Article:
The below email has been widely forwarded around the university as it neatly argues that from a legal (as well as moral) standpoint the court should not overrule decisions made by senate about courses, but merely provide financial oversight.
I am a relatively new member of Senate, but I am sure I am not the only member, who having attended the last Senate meeting is somewhat surprised at the decisions of Court which were announced on the front page of the Glasgow Herald yesterday.
At the last Senate meeting the Principal gave us the encouraging news that the University’s financial position was now much healthier than had been expected a few months ago, and that the number of people taking early retirement had been enough to put us well into the black. After that there was a prolonged debate on the proposed new academic structure, with particular attention to the question of Slavonic studies. No vote was taken but the Principal summed up, very fairly I thought, the debate as saying that Senate was not in favour of terminating degree studies in Slavonic studies. When he put it to senate that that was the view of senate, no dissent was voiced.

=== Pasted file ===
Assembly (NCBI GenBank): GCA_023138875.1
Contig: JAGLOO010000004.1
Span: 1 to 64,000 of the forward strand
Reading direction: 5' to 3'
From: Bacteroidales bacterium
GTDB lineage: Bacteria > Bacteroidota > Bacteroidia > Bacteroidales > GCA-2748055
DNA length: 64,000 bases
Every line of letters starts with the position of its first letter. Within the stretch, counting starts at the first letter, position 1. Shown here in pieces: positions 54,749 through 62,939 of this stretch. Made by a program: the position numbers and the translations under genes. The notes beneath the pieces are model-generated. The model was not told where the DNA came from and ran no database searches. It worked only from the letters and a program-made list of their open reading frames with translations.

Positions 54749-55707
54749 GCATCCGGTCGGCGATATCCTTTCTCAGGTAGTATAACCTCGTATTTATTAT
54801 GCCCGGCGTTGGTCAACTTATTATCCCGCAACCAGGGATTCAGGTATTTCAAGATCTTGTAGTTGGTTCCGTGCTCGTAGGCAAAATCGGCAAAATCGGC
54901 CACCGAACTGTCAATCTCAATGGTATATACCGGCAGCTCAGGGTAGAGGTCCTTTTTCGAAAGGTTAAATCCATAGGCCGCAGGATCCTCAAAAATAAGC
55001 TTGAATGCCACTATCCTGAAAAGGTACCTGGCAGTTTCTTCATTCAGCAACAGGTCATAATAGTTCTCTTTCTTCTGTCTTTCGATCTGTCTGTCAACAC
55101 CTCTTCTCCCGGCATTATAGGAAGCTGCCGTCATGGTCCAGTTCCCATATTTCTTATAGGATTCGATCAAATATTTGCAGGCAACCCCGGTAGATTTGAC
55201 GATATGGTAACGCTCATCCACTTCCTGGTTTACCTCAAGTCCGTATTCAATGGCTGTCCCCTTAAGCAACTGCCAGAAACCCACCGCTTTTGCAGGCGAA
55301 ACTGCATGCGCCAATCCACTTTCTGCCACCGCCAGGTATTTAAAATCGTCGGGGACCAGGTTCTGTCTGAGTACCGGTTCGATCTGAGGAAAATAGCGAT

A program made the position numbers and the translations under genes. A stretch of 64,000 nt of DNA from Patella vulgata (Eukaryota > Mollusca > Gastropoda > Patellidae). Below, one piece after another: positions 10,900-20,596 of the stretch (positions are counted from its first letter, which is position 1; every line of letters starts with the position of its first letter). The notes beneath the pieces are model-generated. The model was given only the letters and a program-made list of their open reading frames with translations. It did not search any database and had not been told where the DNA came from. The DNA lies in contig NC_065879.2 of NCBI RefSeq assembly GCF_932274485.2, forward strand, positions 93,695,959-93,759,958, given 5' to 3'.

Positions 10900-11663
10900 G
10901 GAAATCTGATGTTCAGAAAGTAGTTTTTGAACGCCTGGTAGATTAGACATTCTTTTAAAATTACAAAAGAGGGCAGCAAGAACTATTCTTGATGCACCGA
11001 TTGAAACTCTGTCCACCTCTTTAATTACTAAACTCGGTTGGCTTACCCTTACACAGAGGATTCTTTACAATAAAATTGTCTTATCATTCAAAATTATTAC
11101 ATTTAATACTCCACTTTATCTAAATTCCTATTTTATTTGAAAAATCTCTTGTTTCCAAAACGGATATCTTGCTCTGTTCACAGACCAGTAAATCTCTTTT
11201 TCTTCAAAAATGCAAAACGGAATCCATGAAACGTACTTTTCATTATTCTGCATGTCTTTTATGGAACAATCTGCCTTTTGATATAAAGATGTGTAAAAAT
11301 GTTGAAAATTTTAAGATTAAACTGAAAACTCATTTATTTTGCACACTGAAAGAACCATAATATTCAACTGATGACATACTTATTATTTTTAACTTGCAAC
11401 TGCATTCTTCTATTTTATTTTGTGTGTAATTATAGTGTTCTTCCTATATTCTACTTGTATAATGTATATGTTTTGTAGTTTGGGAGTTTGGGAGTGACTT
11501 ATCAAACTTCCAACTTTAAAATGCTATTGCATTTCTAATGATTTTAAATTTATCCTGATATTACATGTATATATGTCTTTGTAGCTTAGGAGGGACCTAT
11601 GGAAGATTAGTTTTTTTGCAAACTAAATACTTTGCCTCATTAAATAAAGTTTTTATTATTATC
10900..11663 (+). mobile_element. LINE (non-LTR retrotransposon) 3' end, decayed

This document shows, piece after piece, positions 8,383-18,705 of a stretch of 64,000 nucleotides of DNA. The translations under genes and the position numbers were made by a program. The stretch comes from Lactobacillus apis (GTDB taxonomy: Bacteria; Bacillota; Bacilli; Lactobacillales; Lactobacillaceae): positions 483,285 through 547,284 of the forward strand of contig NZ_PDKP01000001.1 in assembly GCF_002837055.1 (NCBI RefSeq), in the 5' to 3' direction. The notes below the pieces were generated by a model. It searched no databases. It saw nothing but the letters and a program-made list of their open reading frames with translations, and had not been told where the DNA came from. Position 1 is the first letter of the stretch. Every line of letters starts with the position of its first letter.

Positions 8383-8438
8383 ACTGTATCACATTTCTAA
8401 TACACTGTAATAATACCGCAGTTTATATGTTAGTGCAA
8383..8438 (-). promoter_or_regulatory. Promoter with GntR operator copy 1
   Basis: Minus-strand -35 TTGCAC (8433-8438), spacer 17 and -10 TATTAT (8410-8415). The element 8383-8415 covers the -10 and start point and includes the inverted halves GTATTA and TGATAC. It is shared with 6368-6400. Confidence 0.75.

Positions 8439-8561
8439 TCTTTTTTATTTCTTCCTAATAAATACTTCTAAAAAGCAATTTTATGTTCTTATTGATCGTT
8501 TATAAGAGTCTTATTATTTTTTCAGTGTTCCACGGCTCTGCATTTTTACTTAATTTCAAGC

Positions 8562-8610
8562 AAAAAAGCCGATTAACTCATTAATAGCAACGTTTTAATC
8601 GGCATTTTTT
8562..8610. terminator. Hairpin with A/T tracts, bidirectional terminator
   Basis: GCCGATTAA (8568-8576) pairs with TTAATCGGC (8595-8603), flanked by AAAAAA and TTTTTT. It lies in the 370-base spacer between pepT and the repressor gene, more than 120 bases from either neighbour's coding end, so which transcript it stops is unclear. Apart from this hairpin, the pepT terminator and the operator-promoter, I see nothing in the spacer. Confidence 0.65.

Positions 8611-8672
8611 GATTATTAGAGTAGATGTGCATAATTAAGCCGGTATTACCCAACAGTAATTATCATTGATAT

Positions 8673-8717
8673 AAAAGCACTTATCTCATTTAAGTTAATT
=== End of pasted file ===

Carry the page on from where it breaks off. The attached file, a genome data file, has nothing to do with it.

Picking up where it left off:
I read in yesterday’s Herald that the ‘ruling court’ had decided on the opposite course of action and voted to remove Slavonic studies from academic prospectus after September this year.
This surely puts the Principal and administration of the University in an invidious position, as the two governing bodies of the institution have come to directly conflicting decisions. As I understood it, the Court is responsible for ensuring the financial solvency of the institution but can only change the degree programs when acting on the recommendation of the Senate. Since I had only hearsay knowledge of this, I checked the terms of the legislation governing Court powers this morning: http://www.legislation.gov.uk/ukpga/1966/13/schedule/2.
The relevant powers seem to be:
1. On the recommendation of the Senatus Academicus, to regulate and alter the constitution, composition, and number of the faculties and boards of studies, and to create new bodies of the same kind.
2. On the recommendation of the Senatus Academicus, to institute new degrees and to approve regulations made by the Senatus Academicus therefor; to approve any additions or amendments to the regulations for existing degrees and to regulate the length of the academic session.
3. On the recommendation of the Senatus Academicus, to prescribe the conditions under which students may be admitted to the University
I am not in the Law School but it seems pretty clear to me that if the Court attempts to change the degrees offered by the University, or change entrance conditions, it can only do so if it acts as a result of a recommendation of the Senate. Since the Senate a different course of action on Slavonic studies, it must surely be acting outwith the law.
I think that the Senate as a whole could do with some advice from members who are in the Law School as to what procedure there is in place to curtail attempts by statutory bodies like the Court overstepping their powers.
William Paul Cockshott
University of Glasgow